If you ever find yourself in need of somebody who can process the head of a decapitated fruit fly – and make it look good – Tom Pier is your guy.
Pier is a research specialist for the Experimental Animal Pathology Laboratory (EAPL), one of the UW Carbone Cancer Center’s shared resources. EAPL provides histology services and helps researchers fully exploit the power of animal models to advance various forms of research.
While Pier is no stranger to mice and rodent tissue – a staple in basic research – he’s also become somewhat of the go-to guy for the processing of Drosophila samples.
“In other words, fruit flies,” he said.
Pier first encountered fruit fly processing while working with members of the Ganetzky lab. Barry Ganetzky, PhD, now an emeritus professor of genetics at UW-Madison, made a career out of fruit fly research, which can provide a unique window into human biology.
While EAPL primarily serves UW researchers, such as Ganetzky lab members, Pier and colleagues are happy to provide their services to anyone who requests them – near or far. That includes one satisfied customer on the other side of the Mason-Dixon Line.
Stanislava Chtarbanova, PhD, happened to work as a postdoc in the Ganetzky lab before moving south, where she’s now an assistant professor in the Department of Biological Sciences at the University of Alabama. As such, she was already familiar with EAPL’s work. So when she need samples processed to further her research into neurodegeneration, she knew where to turn.
“I chose to use the services from UW because of the high quality of processing and embedding they offer and their affordable rates,” Chtarbanova said. “Additionally, turnaround times are very reasonable, and we always have the option to have the samples processed in expedited way. This is important when we need results to meet grant application or publication deadlines.”
For Pier, the Drosophila processing begins with a special container known as a tissue cassette, which is filled with a handful of fly heads. With the help of a tissue processor, the cassette is dehydrated before being injected with paraffin. It’s a delicate procedure, especially when you consider that each fly head is about the size of a pinhead.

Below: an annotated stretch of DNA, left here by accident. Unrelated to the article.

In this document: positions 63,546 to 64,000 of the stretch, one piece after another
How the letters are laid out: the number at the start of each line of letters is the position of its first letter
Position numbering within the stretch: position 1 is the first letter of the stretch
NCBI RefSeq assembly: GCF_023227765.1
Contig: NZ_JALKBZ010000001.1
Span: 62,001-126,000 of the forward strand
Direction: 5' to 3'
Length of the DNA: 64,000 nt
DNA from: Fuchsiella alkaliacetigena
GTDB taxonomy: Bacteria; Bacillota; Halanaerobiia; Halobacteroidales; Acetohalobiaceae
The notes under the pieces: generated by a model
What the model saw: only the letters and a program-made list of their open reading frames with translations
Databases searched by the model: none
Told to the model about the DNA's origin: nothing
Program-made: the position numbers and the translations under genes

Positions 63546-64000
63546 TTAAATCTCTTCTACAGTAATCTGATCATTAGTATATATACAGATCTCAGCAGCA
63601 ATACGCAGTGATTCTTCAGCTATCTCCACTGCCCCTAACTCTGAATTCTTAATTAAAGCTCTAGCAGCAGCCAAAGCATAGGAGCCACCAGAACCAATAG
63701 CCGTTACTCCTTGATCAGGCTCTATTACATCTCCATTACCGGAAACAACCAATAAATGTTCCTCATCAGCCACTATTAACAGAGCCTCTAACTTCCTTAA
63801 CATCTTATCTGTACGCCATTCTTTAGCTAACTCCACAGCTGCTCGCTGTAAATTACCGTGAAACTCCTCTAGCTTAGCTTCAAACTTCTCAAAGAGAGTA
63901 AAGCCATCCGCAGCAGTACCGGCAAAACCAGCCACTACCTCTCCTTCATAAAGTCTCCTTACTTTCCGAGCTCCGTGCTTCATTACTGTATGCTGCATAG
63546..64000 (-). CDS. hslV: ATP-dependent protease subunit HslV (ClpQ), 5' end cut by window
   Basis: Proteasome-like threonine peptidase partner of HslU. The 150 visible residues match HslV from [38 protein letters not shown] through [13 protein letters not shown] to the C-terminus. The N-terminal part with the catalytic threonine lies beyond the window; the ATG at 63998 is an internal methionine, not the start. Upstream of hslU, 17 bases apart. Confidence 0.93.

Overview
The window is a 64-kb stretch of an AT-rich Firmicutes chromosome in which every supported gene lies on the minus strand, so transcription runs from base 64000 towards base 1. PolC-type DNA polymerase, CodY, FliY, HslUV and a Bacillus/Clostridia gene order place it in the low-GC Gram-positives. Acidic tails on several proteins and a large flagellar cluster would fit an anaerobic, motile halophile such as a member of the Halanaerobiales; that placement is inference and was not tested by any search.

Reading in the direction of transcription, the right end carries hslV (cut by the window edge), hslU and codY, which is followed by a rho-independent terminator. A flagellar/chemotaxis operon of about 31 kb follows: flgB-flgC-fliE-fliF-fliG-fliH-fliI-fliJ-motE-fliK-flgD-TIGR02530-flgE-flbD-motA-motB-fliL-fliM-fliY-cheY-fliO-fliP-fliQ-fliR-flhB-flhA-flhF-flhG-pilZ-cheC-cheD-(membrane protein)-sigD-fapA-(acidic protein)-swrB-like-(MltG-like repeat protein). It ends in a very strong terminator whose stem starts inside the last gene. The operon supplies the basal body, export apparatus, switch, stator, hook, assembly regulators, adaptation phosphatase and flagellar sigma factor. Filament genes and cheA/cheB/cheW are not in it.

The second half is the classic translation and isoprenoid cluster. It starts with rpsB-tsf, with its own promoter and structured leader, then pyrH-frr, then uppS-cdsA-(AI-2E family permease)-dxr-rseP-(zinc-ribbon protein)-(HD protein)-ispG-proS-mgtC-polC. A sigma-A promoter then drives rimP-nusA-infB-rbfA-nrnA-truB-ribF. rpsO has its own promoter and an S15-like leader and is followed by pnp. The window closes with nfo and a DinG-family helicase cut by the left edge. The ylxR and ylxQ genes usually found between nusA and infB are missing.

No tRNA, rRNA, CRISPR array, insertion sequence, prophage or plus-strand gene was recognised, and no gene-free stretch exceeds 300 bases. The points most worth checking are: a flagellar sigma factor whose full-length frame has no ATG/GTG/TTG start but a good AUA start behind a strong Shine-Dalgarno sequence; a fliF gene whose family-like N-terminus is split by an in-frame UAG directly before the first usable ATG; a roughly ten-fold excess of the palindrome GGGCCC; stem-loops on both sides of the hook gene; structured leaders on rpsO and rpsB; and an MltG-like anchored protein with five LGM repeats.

“With the fly heads, we need to run the processer on a shorter cycle because they are very small,” Pier said. “And if we over-process them, we can pretty much cook them down into nothing.”
After a short rest, the cassettes are opened and the fly heads are removed for the next stage of processing, which is even more delicate.
“We drop them carefully into a mold filled with molten paraffin,” Pier said. “From there, we have to get the magnifying glass out and a dissecting needle so that we can turn the heads into the orientation that the client wants them in.”
From there, samples can be sectioned, or split into individual slides to be examined later under a microscope. But it’s the head placement that has won rave reviews from Chtarbanova.
“This is essential for our analysis, as most of the time we look at a specific region, which is the mid-brain,” she said. “The facility has really been doing a fantastic job with that, helping us generate reproducible results and high-quality data.”
Fly head processing is just one of many services, however, offered by EAPL. If you’re curious about how EAPL can benefit your own research, head on over to their website. While EAPL is a UW Carbone shared resource, any researcher is welcome to reach out.
“We want to serve our Cancer Center members,” Pier said. “But we’re perfectly happy to do other things for other folks, too.”